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Sci Immunol. 2018 Jun 15;3(24). pii: eaat4956. doi: 10.1126/sciimmunol.aat4956.

A recessive form of hyper-IgE syndrome by disruption of ZNF341-dependent STAT3 transcription and activity.

Author information

1
Laboratory of Human Genetics of Infectious Diseases, Necker Branch, INSERM U1163, 75015 Paris, France. anne.puel@inserm.fr jean-laurent.casanova@rockefeller.edu vivien.beziat@inserm.fr.
2
Paris Descartes University, Imagine Institute, 75015 Paris, France.
3
St. Giles Laboratory of Human Genetics of Infectious Diseases, Rockefeller Branch, Rockefeller University, New York, NY 10065, USA.
4
Laboratory of Molecular Immunology and the Immunology Center, National Heart, Lung, and Blood Institute, National Institutes of Health, Bethesda, MD 20892-1674, USA.
5
Immunology Division, Garvan Institute of Medical Research, Darlinghurst, Sydney, New South Wales 2010, Australia.
6
St. Vincent's Clinical School, University of New South Wales, Sydney, New South Wales 2052, Australia.
7
Clinical Immunology Unit, Casablanca Children's Hospital, Ibn Rochd Medical School, King Hassan II University, Casablanca, Morocco.
8
Pediatric Hemato-Oncology Unit, University Hospital of Angers, 49933 Angers, France.
9
Research Center for Immunodeficiencies, Children's Medical Center, Tehran University of Medical Sciences, Tehran 1417613151, Iran.
10
Network of Immunity in Infection, Malignancy and Autoimmunity (NIIMA), Universal Scientific Education and Research Network (USERN), Tehran 1419733151, Iran.
11
Department of Immunology, School of Medicine, Tehran University of Medical Sciences, Tehran, Iran.
12
Marmara University School of Medicine, Department of Pediatrics, Division of Allergy and Immunology, 34899 Istanbul, Turkey.
13
Necmettin Erbakan University, Meram Medical Faculty, Division of Pediatric Allergy and Immunology, 42060 Konya, Turkey.
14
Department of Immunology and Infectious Diseases, Sydney Children's Hospital, Randwick, New South Wales 2031, Australia.
15
School of Women's and Children's Health, University of New South Wales School of Women's and Children's Health, Sydney, New South Wales 2031, Australia.
16
Laboratory of Human Genetics of Infectious Diseases, Necker Branch, INSERM U1163, 75015 Paris, France.
17
Innate Immunity Unit, Institut Pasteur, 75015 Paris, France.
18
INSERM U1223, 75015 Paris, France.
19
Division of Immunology, Boston Children's Hospital, Boston, MA 02115, USA.
20
Department of Pediatrics, Harvard Medical School, Boston, MA 02115, USA.
21
Unit of Tropical and Infectious Diseases, Necker Hospital for Sick Children, Assistance Publique-Hôpitaux de Paris (AP-HP), 75015 Paris, France.
22
Sidra Medicine, Doha, Qatar.
23
INSERM-U1149, CNRS-ERL8252, Center for Research on Inflammation, Labex Inflamex, Paris Diderot University, Faculté de Médecine, Xavier Bichat Medical School, 75018 Paris, France.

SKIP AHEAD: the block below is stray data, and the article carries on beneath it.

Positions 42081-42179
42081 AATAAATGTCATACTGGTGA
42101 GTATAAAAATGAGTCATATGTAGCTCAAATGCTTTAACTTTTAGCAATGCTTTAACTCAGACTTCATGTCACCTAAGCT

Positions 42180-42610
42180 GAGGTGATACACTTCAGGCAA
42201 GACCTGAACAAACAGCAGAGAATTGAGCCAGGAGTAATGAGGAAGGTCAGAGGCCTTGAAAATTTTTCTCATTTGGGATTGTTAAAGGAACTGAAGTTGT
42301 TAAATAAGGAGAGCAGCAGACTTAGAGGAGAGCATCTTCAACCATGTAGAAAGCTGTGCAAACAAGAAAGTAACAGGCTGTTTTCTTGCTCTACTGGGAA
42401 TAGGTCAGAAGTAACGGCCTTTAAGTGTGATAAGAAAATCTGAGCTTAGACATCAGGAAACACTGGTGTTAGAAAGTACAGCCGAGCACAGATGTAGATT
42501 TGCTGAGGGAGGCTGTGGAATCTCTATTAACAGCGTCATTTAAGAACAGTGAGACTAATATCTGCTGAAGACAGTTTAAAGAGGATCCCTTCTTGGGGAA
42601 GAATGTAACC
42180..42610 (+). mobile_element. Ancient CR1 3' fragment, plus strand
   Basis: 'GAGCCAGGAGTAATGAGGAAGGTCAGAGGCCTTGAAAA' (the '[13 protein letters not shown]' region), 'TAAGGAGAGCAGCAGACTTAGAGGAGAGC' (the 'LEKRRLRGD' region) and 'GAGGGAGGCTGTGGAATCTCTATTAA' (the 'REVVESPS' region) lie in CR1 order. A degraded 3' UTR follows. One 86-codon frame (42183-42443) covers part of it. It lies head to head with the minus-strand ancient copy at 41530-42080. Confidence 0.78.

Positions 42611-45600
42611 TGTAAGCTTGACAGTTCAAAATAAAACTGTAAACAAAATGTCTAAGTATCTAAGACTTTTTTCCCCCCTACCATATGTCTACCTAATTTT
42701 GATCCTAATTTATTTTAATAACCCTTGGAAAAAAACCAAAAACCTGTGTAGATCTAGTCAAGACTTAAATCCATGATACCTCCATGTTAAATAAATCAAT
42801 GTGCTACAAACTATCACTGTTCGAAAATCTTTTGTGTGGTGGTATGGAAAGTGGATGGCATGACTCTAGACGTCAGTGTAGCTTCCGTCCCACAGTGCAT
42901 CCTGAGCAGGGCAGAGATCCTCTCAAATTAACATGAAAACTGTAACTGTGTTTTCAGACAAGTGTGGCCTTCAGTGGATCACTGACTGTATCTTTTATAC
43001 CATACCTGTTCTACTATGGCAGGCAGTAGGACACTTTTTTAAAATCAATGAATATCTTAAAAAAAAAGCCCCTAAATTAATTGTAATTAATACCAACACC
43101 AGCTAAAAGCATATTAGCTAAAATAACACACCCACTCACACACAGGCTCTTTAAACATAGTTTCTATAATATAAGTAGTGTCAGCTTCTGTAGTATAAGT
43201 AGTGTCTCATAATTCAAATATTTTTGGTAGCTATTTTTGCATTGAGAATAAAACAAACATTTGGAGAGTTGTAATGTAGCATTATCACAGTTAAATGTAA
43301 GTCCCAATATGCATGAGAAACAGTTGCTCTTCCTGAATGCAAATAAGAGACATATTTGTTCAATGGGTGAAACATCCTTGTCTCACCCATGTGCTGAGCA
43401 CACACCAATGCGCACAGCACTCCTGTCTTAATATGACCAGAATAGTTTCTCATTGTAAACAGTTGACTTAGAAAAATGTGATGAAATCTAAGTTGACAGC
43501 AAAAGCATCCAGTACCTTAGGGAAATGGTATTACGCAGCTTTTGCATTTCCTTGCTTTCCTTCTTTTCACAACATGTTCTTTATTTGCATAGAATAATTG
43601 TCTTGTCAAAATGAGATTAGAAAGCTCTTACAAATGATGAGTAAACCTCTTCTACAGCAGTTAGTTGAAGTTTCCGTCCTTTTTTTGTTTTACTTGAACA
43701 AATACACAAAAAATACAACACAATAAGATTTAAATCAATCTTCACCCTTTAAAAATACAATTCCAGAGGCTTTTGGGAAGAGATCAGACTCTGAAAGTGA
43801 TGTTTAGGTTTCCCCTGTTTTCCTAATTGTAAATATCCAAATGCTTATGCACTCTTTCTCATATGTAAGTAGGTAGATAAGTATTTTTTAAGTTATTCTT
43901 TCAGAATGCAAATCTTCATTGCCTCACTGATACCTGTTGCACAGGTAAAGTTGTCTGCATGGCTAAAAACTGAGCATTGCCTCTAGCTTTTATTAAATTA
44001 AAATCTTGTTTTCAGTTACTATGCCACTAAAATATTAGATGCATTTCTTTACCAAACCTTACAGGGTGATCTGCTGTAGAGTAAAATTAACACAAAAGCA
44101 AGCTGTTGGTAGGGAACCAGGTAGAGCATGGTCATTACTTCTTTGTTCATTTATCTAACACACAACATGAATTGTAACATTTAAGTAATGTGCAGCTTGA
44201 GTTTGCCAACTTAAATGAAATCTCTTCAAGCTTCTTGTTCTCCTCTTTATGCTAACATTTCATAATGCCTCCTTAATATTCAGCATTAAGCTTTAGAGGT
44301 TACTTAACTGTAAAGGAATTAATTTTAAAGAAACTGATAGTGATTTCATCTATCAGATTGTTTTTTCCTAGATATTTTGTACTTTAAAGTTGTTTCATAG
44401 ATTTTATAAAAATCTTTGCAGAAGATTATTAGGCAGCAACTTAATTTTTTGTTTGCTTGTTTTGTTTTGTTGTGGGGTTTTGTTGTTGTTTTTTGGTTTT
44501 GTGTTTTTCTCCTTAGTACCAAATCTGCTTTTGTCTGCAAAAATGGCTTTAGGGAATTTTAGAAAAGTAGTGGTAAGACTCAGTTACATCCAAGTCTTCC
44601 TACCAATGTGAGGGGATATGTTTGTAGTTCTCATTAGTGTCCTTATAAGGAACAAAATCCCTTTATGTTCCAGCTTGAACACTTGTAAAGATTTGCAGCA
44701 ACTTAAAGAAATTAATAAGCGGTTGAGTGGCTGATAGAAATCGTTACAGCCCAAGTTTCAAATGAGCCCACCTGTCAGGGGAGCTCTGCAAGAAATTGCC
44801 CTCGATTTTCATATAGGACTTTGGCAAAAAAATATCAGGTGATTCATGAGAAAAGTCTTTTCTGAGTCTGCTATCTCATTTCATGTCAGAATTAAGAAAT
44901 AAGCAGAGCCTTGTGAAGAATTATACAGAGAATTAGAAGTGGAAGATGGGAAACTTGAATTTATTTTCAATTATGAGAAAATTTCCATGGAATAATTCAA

24
Center for Chronic Immunodeficiency (CCI), Medical Center, Faculty of Medicine, University of Freiburg, 79106 Freiburg, Germany.
25
Department of Paediatric Dermatology, Sydney Children's Hospital, High Street, Randwick, New South Wales 2031, Australia.
26
Study Center for Immunodeficiency, Necker Hospital for Sick Children, AP-HP, 75015 Paris, France.
27
Institute of Clinical and Molecular Virology, University of Erlangen-Nürnberg, D-91054 Erlangen, Germany.
28
Department of Hematology, Necker Hospital for Sick Children, AP-HP, 75015 Paris, France.
29
Referral Center for Immunodeficiency, Necker Hospital for Sick Children, AP-HP, 75015 Paris, France.
30
Laboratory of Genetic Skin Diseases: from Disease Mechanism to Therapies, INSERM U1163, 75015 Paris, France.
31
Department of Pathology, Necker Hospital for Sick Children, AP-HP, 75015 Paris, France.
32
Immunology Laboratory, Necker Hospital for Sick Children, AP-HP, 75015 Paris, France.
33
Virology Laboratory, Necker Hospital for Sick Children, AP-HP, 75015 Paris, France.
34
Paris Descartes University, EA 73-28, 75015 Paris, France.
35
Pediatric Hematology-Immunology Unit, Necker Hospital for Sick Children, AP-HP, 75015 Paris, France.
36
Department of Immunology and Microbiology, Childhood Immunology, Department of Pediatrics, University Hospitals Leuven and KU Leuven, 3000 Leuven, Belgium.
37
Department of Genetics, Necker Hospital for Sick Children, AP-HP, 75015 Paris, France.
38
Istanbul University, Istanbul Medical Faculty, Division of Infectious Diseases and Immunology, 34452 Istanbul, Turkey.
39
Howard Hughes Medical Institute, New York, NY 10065, USA.

Abstract

Heterozygosity for human signal transducer and activator of transcription 3 (STAT3) dominant-negative (DN) mutations underlies an autosomal dominant form of hyper-immunoglobulin E syndrome (HIES). We describe patients with an autosomal recessive form of HIES due to loss-of-function mutations of a previously uncharacterized gene, ZNF341 ZNF341 is a transcription factor that resides in the nucleus, where it binds a specific DNA motif present in various genes, including the STAT3 promoter. The patients' cells have low basal levels of STAT3 mRNA and protein. The autoinduction of STAT3 production, activation, and function by STAT3-activating cytokines is strongly impaired. Like patients with STAT3 DN mutations, ZNF341-deficient patients lack T helper 17 (TH17) cells, have an excess of TH2 cells, and have low memory B cells due to the tight dependence of STAT3 activity on ZNF341 in lymphocytes. Their milder extra-hematopoietic manifestations and stronger inflammatory responses reflect the lower ZNF341 dependence of STAT3 activity in other cell types. Human ZNF341 is essential for the STAT3 transcription-dependent autoinduction and sustained activity of STAT3.

PMID:
29907691
PMCID:
PMC6141026
[Available on 2018-12-15]
DOI:
10.1126/sciimmunol.aat4956

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